Fri, 9 Oct 1998 08:46:35 +1000
Some disadvantages of Ada are...
* Lack of recursive types across packages. This means that you have to
package things in the same package, or resort to unchecked_conversion,
(which works, but is fighting the type system, rather than it helping
* Privacy is based on the location of an item in a package, rather than
on a per item basis, which results in contortions to achieve various
* Lack of freely available garbage collector for implementations.
This really restricts the coding style to assuming that there is no
* No easy to use multiple inheritance/interfaces. Yes I know you can use
generic mixins, but I've always found the results more indirect than
using solutions in other languages.
* Stream stuff seems rather obscure. Teaching this to students is a matter
of constantly introducing new, strange syntax.
(for X'Write use Procedure_Name);
(X'Write (Stream, item);
* Exception handling is rather schizophrenic. You can use the standard stuff,
or you can use the Ada.Exceptions package.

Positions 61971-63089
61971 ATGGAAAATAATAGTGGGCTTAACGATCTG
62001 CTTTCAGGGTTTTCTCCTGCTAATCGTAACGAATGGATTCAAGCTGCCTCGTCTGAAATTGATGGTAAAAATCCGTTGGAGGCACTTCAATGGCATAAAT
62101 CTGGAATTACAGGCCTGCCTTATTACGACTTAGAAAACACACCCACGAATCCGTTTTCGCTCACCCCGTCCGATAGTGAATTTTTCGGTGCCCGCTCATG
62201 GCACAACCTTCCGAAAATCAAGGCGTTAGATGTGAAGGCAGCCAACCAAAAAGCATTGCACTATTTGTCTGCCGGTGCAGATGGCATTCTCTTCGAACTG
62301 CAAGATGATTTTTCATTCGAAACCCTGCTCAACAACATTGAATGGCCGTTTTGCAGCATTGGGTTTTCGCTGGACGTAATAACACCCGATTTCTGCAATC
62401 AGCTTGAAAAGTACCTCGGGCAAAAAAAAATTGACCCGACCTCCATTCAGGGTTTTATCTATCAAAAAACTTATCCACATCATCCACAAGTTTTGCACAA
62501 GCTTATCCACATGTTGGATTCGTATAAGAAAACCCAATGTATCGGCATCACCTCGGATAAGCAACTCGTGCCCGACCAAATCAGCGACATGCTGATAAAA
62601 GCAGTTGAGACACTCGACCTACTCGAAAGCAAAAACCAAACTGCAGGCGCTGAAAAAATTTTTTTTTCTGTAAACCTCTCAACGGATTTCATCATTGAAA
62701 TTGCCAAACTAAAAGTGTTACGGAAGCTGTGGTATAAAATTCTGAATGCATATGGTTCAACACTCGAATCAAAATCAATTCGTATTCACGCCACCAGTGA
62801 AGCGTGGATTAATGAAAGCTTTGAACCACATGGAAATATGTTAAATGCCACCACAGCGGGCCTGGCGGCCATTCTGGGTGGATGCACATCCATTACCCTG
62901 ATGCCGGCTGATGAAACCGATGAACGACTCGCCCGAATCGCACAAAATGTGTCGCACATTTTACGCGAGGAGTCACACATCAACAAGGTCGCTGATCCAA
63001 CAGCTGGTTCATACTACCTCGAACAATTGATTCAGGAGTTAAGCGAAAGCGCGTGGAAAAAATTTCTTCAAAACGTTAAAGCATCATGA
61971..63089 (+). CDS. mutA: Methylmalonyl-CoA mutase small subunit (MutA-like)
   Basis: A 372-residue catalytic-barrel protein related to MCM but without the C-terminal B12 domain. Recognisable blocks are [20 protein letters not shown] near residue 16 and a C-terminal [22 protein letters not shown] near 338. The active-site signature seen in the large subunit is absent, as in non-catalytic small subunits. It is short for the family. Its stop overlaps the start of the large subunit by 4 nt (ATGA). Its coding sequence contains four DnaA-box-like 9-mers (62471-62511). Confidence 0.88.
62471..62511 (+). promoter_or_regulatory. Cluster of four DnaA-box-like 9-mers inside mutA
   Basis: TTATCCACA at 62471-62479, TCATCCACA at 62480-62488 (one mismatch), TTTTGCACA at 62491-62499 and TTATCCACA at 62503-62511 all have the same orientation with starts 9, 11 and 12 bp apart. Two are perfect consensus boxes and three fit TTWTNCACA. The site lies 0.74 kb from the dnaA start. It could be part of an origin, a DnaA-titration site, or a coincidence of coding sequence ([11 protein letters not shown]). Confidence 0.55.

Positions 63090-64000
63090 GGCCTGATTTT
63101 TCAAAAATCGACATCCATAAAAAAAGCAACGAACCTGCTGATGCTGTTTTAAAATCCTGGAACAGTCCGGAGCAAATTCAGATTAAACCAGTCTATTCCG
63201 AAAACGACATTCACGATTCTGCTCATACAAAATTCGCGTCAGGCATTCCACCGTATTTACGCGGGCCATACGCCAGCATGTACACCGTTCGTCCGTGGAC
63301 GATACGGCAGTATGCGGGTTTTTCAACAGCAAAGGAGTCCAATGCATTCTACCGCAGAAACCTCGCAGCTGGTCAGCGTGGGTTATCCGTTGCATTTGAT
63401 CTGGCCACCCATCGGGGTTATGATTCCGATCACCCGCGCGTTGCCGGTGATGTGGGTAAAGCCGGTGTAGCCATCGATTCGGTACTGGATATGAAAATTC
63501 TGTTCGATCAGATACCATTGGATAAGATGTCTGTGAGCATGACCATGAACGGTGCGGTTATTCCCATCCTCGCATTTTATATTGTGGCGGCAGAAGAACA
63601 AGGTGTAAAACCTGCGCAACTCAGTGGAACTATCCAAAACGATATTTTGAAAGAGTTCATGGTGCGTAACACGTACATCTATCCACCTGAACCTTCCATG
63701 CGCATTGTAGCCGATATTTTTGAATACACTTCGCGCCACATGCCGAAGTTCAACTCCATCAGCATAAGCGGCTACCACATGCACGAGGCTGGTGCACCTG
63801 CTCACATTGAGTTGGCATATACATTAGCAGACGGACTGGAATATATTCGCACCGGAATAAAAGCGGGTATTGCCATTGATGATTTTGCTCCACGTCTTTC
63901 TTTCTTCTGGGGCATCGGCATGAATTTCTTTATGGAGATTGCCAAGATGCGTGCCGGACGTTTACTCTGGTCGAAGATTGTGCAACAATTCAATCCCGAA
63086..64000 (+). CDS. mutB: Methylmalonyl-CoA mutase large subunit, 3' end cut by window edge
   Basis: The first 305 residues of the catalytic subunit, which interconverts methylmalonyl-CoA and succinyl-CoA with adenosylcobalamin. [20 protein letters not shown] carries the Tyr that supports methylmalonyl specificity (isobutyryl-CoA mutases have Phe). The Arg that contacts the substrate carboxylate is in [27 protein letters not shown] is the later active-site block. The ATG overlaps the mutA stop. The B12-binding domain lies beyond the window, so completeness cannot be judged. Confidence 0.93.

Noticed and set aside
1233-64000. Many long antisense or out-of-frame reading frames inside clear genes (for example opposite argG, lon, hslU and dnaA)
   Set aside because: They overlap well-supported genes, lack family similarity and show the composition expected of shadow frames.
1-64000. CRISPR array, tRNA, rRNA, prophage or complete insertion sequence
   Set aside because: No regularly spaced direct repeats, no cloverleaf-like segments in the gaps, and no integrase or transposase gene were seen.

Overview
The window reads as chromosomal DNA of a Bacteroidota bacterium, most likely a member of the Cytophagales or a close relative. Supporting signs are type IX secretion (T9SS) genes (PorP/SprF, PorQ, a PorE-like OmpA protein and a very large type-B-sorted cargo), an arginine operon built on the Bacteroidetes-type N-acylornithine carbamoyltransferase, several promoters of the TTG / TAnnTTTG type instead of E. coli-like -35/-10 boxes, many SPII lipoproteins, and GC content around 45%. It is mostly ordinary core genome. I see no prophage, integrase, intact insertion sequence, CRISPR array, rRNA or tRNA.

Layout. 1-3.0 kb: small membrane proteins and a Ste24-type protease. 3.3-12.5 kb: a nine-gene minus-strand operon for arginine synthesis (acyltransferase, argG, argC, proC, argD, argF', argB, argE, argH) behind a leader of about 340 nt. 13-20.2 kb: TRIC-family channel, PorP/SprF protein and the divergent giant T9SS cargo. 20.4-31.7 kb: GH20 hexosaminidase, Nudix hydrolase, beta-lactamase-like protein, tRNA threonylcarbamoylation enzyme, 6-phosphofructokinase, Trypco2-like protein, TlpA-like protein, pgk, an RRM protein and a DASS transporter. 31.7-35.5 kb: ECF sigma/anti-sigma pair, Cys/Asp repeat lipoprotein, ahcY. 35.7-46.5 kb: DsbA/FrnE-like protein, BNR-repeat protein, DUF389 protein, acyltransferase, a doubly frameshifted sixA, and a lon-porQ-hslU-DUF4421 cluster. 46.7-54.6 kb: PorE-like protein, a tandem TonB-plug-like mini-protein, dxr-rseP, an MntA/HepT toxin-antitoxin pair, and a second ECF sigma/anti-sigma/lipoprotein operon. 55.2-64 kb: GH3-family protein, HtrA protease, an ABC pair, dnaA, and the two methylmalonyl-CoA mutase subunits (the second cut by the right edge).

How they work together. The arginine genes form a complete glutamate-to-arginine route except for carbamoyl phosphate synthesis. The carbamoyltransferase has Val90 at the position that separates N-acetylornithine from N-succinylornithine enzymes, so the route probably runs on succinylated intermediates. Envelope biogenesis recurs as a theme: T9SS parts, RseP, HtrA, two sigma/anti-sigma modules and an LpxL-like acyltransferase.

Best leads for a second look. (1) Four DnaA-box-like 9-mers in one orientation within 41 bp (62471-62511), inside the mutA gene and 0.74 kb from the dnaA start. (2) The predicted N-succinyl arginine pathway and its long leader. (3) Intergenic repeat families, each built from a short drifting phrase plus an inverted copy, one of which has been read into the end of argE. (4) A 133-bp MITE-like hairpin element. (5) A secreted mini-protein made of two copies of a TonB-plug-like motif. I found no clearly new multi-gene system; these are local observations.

Also exceptions seem rather limited compared to Java & C++, where you can
throw arbitrary objects. I know Tucker Taft says this is possible in Ada
for an implementation can provide a root object which can be derived from,
but no one has yet).
* Lack of clearly defined constructors that don't perform copying (you can
use functions, but I think they copy the newly created value, which seems
rather pointless to me).
* Weird syntax to enforce initialisation
(type must_initialize (<>) is private; !!!)
* There is a _lot_ of syntax, which makes writing tools difficult.
ASIS should help this, but one project using it reported a _large_ learning
curve in using it. This puts it out of scope for a tools company that could
consider porting their Java/C++ tools to Ada.
(do you know the syntax for an array of entries to a task?).
Not specifically Ada language...
* Lack of bindings
* Lack of interest by students.
Curiously many students quite like Ada, and find it easy to get things done
in it, but still see no future in it.
* I still quite like object.action notation. I think it reads better.
"All languages suck. Some just suck less than others".